World becoming more dangerous

A staggering 84% of respondents globally believe that the world became more dangerous in the past year, according to a recent IPSOS poll.  IPSOS conducted the survey across 30 countries from September 22 to October 6, 2023, just before the Israel-Hamas war erupted on October 7, 2023.

The survey, commissioned by the Halifax Security Forum, sheds light on evolving sentiments regarding global security.

As the invasion of Ukraine approaches its two-year anniversary in February 2024, Ipsos’ annual polling on the Global Advisor online platform indicates a slight easing in the perception that the world is more dangerous in most countries, following a record high of 85% in 2022. Notably, Turkey experienced a significant increase, rising 10 points to 86%, while the United States saw a modest decrease of four points to 84%, and Canada remained steady at 86%.


The majority of respondents, 70%, still anticipate the possibility of another world conflict involving superpowers like World Wars I & II in the next 25 years. India stands out with a significant increase of three points to 82%. Concerns about a world conflict eased slightly among Canadians (-1 point to 75%) and remained unchanged among Americans (76%).

nuclear, biological, or chemical attack

The fear of a nuclear, biological, or chemical attack globally dropped by four points to 71% in 2023, following a surge of nine percentage points in 2022 following the invasion of Ukraine. However, other safety concerns increased slightly, with the perceived threat of terrorist attacks rising by two points to 62%, personal safety/security violations increasing by two points to 63%, and concerns about ethnic conflicts in one’s own country rising by one point to 60%.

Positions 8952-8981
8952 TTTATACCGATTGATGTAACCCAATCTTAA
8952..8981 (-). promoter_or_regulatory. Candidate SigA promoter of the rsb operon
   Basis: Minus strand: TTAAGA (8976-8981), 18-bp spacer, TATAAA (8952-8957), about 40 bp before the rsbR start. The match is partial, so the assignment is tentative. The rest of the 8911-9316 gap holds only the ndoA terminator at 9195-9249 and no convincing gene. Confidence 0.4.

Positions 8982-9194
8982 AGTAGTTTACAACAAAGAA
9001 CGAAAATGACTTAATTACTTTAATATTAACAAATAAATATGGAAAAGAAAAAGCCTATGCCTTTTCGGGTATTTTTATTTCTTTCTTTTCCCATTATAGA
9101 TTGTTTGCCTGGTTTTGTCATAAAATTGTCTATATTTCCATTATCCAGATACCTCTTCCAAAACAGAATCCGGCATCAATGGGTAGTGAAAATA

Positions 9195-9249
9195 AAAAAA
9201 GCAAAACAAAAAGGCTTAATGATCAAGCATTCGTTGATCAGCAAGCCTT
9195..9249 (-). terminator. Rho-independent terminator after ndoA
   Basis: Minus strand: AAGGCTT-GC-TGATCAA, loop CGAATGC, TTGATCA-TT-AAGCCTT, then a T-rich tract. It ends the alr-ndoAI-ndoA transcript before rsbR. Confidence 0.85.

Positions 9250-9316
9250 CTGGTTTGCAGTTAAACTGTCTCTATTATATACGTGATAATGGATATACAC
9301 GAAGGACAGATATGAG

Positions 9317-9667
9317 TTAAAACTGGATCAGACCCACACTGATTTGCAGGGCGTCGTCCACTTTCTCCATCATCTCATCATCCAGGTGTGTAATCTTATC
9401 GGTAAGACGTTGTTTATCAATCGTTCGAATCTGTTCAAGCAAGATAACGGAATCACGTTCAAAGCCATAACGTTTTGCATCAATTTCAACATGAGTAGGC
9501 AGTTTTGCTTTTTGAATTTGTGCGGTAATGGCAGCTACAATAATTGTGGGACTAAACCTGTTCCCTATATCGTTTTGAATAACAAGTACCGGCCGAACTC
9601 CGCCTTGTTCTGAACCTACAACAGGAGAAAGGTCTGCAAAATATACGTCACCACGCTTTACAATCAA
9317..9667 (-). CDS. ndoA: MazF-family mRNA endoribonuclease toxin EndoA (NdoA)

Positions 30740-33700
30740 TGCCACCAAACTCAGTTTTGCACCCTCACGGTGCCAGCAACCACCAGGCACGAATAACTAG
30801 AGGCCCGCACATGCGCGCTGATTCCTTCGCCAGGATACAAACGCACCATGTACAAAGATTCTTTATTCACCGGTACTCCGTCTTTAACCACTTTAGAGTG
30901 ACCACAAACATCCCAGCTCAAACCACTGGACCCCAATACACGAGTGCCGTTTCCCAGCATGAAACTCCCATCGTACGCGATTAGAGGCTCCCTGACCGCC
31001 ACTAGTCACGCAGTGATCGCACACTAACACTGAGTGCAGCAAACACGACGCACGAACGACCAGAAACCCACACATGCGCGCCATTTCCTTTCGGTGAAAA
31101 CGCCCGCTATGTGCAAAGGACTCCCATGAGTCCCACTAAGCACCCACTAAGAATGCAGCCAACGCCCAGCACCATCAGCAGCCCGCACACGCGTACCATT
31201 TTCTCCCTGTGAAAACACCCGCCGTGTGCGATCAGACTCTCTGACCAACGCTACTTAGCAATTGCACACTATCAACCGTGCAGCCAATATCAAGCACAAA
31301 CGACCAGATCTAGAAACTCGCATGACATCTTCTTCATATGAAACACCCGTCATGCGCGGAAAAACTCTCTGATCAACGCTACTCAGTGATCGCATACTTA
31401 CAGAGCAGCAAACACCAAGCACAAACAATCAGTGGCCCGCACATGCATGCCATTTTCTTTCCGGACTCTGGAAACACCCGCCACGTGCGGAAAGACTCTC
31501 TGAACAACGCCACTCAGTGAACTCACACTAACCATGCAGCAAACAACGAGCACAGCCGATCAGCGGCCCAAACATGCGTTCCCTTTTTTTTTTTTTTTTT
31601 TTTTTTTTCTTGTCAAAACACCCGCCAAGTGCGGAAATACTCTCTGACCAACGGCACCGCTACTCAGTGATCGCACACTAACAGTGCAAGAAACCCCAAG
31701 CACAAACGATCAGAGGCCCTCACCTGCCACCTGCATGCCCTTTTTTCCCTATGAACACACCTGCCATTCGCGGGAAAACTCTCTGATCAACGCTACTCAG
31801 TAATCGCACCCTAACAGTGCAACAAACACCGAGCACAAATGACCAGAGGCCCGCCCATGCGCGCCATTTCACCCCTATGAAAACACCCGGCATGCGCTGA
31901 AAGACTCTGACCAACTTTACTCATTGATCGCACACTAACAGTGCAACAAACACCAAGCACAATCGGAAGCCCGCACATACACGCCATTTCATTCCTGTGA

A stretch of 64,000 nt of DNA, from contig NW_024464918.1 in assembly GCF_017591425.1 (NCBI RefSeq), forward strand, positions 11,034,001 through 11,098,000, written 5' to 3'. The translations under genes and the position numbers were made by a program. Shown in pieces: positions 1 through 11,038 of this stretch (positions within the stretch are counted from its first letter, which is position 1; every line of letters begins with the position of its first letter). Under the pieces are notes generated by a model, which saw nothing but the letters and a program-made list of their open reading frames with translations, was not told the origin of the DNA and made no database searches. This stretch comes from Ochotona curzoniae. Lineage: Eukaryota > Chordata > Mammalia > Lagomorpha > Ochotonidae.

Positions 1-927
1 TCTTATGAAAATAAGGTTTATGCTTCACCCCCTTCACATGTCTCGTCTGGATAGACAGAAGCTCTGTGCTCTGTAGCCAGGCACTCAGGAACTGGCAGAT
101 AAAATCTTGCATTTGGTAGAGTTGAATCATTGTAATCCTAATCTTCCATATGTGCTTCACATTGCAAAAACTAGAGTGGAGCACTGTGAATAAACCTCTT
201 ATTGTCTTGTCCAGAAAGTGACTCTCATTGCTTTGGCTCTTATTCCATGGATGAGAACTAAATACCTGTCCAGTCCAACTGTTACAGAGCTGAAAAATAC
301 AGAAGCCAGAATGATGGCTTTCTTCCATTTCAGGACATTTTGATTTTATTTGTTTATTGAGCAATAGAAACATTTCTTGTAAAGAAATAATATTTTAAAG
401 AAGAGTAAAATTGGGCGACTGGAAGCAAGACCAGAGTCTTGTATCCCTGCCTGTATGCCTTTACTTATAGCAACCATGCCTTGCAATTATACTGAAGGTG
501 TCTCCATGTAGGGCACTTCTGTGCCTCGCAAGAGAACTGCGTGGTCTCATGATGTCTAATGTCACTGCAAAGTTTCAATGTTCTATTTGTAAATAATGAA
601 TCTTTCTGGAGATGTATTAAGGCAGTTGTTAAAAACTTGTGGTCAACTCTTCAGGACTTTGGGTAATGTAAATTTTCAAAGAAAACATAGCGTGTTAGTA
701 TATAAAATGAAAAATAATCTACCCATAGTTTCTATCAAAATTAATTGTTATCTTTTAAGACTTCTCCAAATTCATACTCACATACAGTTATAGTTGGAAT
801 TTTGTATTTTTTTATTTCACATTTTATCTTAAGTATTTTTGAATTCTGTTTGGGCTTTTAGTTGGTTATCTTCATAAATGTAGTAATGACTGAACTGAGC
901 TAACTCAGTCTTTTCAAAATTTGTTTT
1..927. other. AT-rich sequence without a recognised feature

Less than half of the respondents express confidence in their government’s ability to respond to various security threats, including terrorist attacks, violent conflicts between ethnic groups, armed conflict with another country, and nuclear attacks.


The perception of the threat of armed conflict with another country is real for 49% of respondents, with notable worries in Thailand (79%), the U.S. (77%), and Turkey (74%). Over 60% believe that the war in Ukraine poses a significant threat to their country, with varying levels of concern across different nations surveyed.

Chinese-led conflict in Asia

While concerns about a Chinese-led conflict in Asia have eased in some countries, almost seven in ten respondents (69%) agree with the statement “I fear that in the next year or so China could take similar actions in Asia that Russia has taken in Ukraine.” The majority in all surveyed countries express worry about this possibility, emphasizing the global nature of security concerns.

The Ipsos poll underscores the complex and evolving perceptions of global security, urging policymakers to consider these findings for evidence-based decision-making.


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